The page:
The entire porch dissolved into laughter. Even Johnston, who had been staring ahead through the whole conversation, had to smile a little as fresh memories of his sister's latest kitchen experiment came to mind.

Allan had turned pink. He hadn't been trying for a comedic effect. “I, I appreciated how you tried something new.”

“It's okay, Allan,” said David, close to tears as he laughed. “We all hated them too.”

“Nice,” said Caroline, reaching forward to mess up her son's hair. She turned to Allan then. “Thank you, I'm glad someone appreciates the efforts I go to.”

“Sweetheart, we all appreciate the effort,” chuckled EJ. “Now, the indigestion is something we could do without.”

“And thank you, Dad,” said Caroline. “Could you swat him for me?”

Kara leaned forward and playfully swatted EJ's shoulder.

“Careful, careful with your old Gramps. Not as young as I used to be,” he said, doing his best to give off the air of feebleness.

“Gramps? Admitting weakness?” said Lizzie.

“I know, hard as it may be for all you hooligans to believe, your Gramps might just be less than infallible.” EJ winked.

Eric turned around. “Yeah, I don't think I can believe it. Somehow you were with-it enough to notice every penalty in the game. With Olivia on your hip the whole time.”

“Yeah, Jake didn't get to cheat at all this year,” said David.

“Wonder if that's why you guys lost,” said Eric.

“Haven't we had enough wallowing in defeat?” asked Gail suddenly, turning to survey her family. Johnston heard a tone of irritation in her voice that seldom came out at holidays, at least the years his mother hadn't been present at them. She'd been pretending Jake's hasty retreat hadn't bothered her, but he suspected now that that might not have been the full truth. “Why don't we start heading out on our walk?”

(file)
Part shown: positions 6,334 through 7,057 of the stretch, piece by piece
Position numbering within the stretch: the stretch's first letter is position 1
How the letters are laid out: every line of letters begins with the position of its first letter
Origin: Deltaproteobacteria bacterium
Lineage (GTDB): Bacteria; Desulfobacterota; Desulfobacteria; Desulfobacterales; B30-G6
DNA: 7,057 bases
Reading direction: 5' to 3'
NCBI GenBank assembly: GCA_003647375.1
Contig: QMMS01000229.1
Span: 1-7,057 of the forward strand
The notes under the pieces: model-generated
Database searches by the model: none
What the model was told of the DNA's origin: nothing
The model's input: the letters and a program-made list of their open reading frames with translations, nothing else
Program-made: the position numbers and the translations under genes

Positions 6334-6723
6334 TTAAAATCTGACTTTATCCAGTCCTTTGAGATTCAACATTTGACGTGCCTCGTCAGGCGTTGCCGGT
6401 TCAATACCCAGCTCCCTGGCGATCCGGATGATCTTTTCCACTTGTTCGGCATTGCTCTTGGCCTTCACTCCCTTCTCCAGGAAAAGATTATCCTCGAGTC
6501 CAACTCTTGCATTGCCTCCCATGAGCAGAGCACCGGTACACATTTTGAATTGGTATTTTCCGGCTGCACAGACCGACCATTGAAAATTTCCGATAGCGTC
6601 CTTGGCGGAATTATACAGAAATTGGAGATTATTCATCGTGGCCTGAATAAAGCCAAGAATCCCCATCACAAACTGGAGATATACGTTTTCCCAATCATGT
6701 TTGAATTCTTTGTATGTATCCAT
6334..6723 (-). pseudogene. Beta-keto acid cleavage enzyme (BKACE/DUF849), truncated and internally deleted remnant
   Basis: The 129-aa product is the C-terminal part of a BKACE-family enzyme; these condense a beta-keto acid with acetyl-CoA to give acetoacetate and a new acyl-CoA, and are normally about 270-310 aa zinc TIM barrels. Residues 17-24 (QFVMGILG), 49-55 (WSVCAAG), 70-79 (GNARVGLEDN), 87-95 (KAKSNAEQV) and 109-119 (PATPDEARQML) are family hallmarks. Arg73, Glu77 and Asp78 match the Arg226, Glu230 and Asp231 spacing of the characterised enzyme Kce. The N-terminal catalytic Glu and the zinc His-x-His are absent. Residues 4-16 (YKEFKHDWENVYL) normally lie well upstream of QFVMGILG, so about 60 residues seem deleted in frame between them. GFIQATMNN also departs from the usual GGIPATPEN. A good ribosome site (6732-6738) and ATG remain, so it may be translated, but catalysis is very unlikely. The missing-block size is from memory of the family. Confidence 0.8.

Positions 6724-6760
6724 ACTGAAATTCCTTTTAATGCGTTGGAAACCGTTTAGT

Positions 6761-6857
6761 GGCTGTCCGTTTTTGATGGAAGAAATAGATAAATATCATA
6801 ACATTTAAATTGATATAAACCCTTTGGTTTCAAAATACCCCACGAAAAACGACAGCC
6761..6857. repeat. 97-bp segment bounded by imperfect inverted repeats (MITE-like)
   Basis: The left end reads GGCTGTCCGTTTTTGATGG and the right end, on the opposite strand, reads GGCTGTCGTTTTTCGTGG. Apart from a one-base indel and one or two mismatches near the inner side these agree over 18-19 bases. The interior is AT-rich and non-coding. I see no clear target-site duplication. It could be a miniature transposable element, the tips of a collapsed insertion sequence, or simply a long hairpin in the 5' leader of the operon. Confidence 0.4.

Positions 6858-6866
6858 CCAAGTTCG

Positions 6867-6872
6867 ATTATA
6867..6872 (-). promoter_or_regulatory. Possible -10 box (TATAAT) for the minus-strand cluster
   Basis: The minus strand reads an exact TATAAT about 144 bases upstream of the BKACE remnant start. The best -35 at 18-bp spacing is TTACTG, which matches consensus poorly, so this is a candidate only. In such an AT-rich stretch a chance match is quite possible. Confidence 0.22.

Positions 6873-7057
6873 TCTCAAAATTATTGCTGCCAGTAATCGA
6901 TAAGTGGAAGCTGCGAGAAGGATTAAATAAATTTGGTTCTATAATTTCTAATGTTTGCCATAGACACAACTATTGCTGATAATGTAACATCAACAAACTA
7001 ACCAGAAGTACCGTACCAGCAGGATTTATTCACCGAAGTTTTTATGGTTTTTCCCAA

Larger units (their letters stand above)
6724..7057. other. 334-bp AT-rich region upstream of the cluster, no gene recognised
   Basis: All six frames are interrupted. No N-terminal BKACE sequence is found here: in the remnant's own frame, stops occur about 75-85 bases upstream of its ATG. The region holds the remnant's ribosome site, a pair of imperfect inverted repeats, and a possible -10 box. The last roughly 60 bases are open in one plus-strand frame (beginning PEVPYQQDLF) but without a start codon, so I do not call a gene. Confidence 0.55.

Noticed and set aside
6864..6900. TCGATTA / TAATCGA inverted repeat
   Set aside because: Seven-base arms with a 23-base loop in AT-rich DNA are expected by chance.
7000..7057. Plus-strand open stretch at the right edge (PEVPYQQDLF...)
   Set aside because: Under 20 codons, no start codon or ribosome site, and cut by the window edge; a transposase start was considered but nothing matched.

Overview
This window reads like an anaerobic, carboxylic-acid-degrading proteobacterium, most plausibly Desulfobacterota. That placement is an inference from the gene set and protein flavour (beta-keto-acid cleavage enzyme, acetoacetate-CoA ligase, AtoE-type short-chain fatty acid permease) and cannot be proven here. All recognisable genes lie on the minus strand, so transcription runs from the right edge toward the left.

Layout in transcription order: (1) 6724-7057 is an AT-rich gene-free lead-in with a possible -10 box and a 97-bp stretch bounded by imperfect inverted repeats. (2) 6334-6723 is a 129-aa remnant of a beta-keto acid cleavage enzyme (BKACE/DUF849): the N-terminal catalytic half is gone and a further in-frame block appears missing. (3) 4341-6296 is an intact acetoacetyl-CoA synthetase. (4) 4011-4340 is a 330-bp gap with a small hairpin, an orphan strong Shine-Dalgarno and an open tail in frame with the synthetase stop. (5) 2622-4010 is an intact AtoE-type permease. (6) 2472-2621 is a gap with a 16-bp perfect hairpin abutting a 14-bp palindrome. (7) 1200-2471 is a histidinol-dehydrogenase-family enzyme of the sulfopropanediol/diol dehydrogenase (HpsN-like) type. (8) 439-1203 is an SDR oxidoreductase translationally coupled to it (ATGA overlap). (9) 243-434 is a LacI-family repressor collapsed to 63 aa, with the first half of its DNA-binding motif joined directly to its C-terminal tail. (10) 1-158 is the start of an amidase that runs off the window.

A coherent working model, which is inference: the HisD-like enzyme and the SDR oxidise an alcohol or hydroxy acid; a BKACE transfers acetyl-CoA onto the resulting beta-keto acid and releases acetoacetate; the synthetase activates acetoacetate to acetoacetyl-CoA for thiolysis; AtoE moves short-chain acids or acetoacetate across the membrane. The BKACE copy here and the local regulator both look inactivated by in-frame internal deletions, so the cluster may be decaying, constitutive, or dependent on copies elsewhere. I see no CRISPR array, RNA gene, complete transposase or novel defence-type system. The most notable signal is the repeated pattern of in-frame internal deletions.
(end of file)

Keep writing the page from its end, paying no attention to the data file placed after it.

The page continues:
“I thought we were waiting for Jake,” said Kara.

“Jake knows the walk comes after the food. He can catch up,” Gail said quickly. They all sat still as she looked around. She caught Eric's eye. He stood then, and she flashed him a grateful smile.

Johnston stayed stoically in place as the rest of the family stood, groaning slightly at the fullness they still felt, stepping off the porch and gathering in a group.

EJ was quickly cajoled to be the guide, though they had all, except Allan of course, gone on this walk around the neighbourhood every year. Johnston watched as his sister linked arms with their father, Lizzie balanced the baby as Calvin brought over the portable stroller, David, Kara, and Eric continued to tease each other enthusiastically, and Allan stood amidst them with only slight uncertainty. They started to walk, EJ beginning his tour with his loud, commanding voice. No one turned back to see if Johnston was following them, knowing he'd be along soon.